Tennessee football backed off Nick Saban’s game with Dylan Brooks release

Just like that, the excitement of Tennessee football enjoying a better than average class for a first-year head coach has faded. Two days after releasing four-star running back Cody Brown, the Vols have reportedly let another four-star 2021 signee, this time a defensive player from Alabama, out of his letter of intent.

According to Ryan Callahan of GoVols247, the Vols have given Dylan Brooks an unconditional release. The edge rusher, who is listed as a strongside defensive end on Rivals and an outside linebacker on 247Sports, stands at 6’5″ and weighs somewhere between 225 and 255 pounds.

Reportedly, however, Tennessee football initially conditioned the release of the elite signee out of Handley High School in Roanoke, Ala., stating that he can’t go to another SEC school. Ryan Brown, co-host of The JOX Roundtable at 94.5 WJOX-FM in Birmingham, tweeted that out Friday morning.

Callahan and others reported later that day, though, that the release was unconditional. Why the decision changed is up in the air, but it’s possible the staff and administration did the moral thing due to public backlash.

There are a couple of ways to look at this. For starters, everybody close to the situation has known Brooks has wanted out of his letter of intent for a month now. It makes sense. He committed to Jeremy Pruitt back in April of last year and signed in December. As an edge rusher, he had every reason to believe he was going to the right situation.

Given those facts, Brown was right with his tweet. It was wrong and unfair for the Vols to play games and condition his release. However, the finger pointing should be at the NCAA, which lets schools pull offers all the time but also let’s them force players to keep their promises regardless of the circumstances around the signing.

At the same time, though, we have to note that this lack of care for the athlete is a game Alabama Crimson Tide head coach Nick Saban has been playing for years. Nobody has abused the NCAA rules that favor the schools more.

As the Alabama dynasty was emerging, Saban would oversign. His number of commitments would exceed the maximum number of scholarships, and a 2010 Wall Street Journal article reported on how he would do things like push under-performing players to take a medical scholarship. He also would push them to delay their scholarship a semester at times.

Rocky Top alone has a history with Saban’s antics. Back in 2018, Brandon Kennedy was a graduate transfer, and according to Matt Zenitz of AL.com in May of that year, Saban was still trying to block Kennedy from going to Tennessee football or the Auburn Tigers. That was pure pettiness on the part of Saban, knowing he was just trying to punish Kennedy.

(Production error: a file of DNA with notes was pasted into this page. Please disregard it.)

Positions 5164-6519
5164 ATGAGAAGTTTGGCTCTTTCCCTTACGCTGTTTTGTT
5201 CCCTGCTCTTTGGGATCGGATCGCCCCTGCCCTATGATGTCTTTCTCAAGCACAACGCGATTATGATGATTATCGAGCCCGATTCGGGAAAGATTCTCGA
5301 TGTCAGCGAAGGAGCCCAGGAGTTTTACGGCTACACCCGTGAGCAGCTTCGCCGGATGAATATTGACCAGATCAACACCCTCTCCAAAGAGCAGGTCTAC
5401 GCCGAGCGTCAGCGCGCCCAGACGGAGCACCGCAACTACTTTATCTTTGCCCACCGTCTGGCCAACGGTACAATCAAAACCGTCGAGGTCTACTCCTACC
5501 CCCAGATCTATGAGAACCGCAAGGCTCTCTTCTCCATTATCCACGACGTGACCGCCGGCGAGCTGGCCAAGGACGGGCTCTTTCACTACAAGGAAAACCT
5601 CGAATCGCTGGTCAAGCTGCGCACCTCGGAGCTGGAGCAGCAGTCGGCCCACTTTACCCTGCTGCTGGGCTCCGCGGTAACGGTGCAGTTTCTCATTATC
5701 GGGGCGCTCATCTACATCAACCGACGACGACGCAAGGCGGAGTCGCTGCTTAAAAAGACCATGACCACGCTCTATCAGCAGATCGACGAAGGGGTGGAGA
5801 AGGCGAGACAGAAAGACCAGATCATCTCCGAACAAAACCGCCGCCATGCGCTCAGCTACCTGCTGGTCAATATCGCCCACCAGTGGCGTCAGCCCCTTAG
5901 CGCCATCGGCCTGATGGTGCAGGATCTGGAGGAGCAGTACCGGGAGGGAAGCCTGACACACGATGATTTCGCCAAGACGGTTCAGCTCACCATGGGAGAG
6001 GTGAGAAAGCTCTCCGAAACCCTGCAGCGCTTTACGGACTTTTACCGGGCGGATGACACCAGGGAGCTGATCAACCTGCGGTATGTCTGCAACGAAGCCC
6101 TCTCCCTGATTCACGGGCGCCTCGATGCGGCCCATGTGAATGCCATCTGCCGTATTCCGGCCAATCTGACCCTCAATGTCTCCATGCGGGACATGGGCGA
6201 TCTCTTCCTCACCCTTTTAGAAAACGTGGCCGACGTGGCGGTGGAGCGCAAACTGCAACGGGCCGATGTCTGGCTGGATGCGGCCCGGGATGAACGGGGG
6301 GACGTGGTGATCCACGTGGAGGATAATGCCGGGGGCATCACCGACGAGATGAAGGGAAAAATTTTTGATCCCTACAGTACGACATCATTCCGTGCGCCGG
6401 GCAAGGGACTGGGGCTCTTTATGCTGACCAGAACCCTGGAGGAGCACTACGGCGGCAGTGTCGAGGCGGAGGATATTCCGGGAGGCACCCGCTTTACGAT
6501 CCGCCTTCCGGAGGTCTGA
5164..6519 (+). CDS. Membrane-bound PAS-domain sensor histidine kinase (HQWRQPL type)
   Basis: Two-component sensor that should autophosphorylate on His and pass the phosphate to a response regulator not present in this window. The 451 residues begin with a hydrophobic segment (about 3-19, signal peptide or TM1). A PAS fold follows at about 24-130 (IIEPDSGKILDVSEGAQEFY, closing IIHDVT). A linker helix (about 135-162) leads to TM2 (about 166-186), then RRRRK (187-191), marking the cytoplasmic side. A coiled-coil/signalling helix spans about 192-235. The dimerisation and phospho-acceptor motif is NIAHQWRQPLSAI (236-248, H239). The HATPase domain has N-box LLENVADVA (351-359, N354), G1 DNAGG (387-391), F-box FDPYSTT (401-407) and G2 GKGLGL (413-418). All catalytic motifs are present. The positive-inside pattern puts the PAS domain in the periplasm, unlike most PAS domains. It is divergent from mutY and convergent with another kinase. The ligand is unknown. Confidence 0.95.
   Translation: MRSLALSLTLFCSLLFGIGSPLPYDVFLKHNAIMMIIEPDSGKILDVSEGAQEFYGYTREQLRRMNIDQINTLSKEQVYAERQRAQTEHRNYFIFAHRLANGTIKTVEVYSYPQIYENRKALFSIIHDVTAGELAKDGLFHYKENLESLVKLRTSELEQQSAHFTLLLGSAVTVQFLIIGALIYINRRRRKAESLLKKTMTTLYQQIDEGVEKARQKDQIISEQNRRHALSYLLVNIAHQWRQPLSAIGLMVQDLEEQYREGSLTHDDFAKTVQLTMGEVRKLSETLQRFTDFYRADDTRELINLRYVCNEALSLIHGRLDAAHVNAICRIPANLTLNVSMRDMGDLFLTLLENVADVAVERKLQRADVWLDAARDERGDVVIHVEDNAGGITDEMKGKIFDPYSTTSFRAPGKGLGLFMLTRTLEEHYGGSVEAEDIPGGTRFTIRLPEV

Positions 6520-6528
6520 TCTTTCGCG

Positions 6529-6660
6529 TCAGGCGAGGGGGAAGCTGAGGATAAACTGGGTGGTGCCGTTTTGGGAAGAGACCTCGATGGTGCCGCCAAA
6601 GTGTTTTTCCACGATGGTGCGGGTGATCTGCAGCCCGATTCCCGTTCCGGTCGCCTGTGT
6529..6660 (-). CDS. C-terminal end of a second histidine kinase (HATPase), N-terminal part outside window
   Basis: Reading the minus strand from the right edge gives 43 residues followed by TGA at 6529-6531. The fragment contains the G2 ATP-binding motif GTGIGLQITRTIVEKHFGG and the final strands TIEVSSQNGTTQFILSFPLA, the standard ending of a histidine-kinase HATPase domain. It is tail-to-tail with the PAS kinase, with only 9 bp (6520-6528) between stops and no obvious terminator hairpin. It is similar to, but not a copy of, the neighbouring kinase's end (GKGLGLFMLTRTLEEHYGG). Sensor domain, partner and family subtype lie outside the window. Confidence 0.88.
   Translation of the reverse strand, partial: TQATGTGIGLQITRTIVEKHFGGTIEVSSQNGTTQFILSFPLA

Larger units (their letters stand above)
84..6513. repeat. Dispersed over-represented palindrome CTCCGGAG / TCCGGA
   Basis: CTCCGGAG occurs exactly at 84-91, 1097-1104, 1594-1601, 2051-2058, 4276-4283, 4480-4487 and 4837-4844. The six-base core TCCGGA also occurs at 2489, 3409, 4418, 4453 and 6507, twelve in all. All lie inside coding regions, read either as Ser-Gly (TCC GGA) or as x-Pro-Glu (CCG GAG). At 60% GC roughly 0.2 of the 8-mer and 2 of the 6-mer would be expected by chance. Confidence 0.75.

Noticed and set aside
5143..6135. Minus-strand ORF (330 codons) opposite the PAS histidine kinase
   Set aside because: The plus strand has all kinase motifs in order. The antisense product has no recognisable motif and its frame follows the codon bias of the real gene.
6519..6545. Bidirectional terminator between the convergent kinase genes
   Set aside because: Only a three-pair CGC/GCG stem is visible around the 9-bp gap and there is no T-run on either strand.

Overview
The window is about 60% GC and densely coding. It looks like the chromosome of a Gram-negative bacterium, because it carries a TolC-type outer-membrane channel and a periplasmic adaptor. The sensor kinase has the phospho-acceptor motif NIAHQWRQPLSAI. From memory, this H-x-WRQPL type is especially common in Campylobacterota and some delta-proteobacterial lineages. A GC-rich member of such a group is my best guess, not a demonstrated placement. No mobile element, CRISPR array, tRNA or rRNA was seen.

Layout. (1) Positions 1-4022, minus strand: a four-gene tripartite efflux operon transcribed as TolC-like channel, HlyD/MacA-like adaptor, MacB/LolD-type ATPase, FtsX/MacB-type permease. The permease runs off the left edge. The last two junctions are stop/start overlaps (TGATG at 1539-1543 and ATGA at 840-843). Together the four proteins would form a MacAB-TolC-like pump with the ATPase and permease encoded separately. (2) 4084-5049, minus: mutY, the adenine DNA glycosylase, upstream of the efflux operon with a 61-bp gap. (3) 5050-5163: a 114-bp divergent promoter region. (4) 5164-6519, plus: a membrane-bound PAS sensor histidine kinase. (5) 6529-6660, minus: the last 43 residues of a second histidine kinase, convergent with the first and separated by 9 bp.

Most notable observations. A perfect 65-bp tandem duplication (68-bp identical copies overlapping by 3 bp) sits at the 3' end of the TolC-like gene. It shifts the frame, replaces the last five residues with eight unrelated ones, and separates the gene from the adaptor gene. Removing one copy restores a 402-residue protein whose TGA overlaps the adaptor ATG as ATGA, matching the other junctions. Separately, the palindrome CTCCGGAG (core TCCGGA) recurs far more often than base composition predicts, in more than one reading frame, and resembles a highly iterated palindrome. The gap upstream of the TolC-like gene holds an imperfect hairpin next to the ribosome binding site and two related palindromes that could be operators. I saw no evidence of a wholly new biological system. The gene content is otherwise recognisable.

That wasn’t the first time either. In 2016, according to Seth Emerson of Dawg Nation, a Georgia Bulldogs site partnering with The Atlanta Journal-Constitution, Saban was blocking defensive back Maurice Smith’s attempt to transfer to the Georgia Bulldogs. Defensive coordinator Kirby Smart had just taken the head coaching job there, and Smith wanted to follow.

Saban didn’t just block the release. He was defiant about it, which you can read about here. Eventually, to be fair, his transfer request was granted, and he played his final season with UGA. Days later, Chris Low of ESPN reported that Saban said he was losing sleep over the situation.

Why is this all relevant to Tennessee football? Well, although what Josh Heupel and Danny White are reportedly doing initially was wrong, it’s hard for them to have an even playing field if people like Saban are going to play the same game. Again, the anger should be at the NCAA for allowing this rule, not UT or even Saban at that point.

Make no mistake, Brooks is a crucial loss for the Vols. Deandre Johnson transferred this past offseason, and Kivon Bennett was dismissed late in the year. Heupel needs more edge rushers on his first team, and Brooks would have provided that.

Maybe it’s a bit extreme to not let him transfer to any SEC school, but if the Vols wanted to play Saban’s game, they would have only been evening the playing field by not letting him transfer to Alabama or Georgia. Both of those schools could land Brooks.

In the end, though, Heupel decided to take a higher road than Saban ever would have. Tennessee football suffered a serious blow by letting Brooks out of his LOI unconditionally, but that is what was right. With the current rules, this is the only way the Vols can lessen the gap in the gigantic advantage Alabama has on the playing field right now.